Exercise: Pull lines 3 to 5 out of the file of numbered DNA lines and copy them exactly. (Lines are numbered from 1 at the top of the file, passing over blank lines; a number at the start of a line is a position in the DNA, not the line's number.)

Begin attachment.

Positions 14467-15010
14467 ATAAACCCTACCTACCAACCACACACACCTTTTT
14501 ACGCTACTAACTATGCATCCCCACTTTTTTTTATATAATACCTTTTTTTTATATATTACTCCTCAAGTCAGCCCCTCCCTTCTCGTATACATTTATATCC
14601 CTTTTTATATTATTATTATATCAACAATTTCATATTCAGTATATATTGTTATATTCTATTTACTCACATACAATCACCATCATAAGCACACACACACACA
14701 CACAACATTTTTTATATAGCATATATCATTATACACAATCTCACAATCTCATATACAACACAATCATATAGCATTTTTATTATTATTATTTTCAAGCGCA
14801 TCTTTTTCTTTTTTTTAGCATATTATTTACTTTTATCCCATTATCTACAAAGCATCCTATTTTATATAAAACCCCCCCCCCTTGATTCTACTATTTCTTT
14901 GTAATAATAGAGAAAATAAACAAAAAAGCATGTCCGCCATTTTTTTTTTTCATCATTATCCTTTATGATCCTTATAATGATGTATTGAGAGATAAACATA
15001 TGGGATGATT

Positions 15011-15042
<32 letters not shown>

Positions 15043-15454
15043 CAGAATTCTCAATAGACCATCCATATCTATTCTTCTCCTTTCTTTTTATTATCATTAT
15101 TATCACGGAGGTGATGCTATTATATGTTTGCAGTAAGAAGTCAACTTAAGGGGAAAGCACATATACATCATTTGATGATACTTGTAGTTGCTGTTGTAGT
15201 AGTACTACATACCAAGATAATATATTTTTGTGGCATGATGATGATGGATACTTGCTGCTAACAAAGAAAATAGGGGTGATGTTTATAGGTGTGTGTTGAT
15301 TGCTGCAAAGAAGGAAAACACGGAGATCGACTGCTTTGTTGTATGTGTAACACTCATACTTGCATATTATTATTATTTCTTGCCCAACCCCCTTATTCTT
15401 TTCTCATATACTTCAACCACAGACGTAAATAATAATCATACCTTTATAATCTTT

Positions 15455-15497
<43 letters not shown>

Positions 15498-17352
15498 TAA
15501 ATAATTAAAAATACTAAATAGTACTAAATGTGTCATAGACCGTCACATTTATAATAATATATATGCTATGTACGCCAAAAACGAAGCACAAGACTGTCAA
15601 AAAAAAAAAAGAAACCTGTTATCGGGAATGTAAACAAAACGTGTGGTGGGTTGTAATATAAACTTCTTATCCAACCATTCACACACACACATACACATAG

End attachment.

14501 ACGCTACTAACTATGCATCCCCACTTTTTTTTATATAATACCTTTTTTTTATATATTACTCCTCAAGTCAGCCCCTCCCTTCTCGTATACATTTATATCC
14601 CTTTTTATATTATTATTATATCAACAATTTCATATTCAGTATATATTGTTATATTCTATTTACTCACATACAATCACCATCATAAGCACACACACACACA
14701 CACAACATTTTTTATATAGCATATATCATTATACACAATCTCACAATCTCATATACAACACAATCATATAGCATTTTTATTATTATTATTTTCAAGCGCA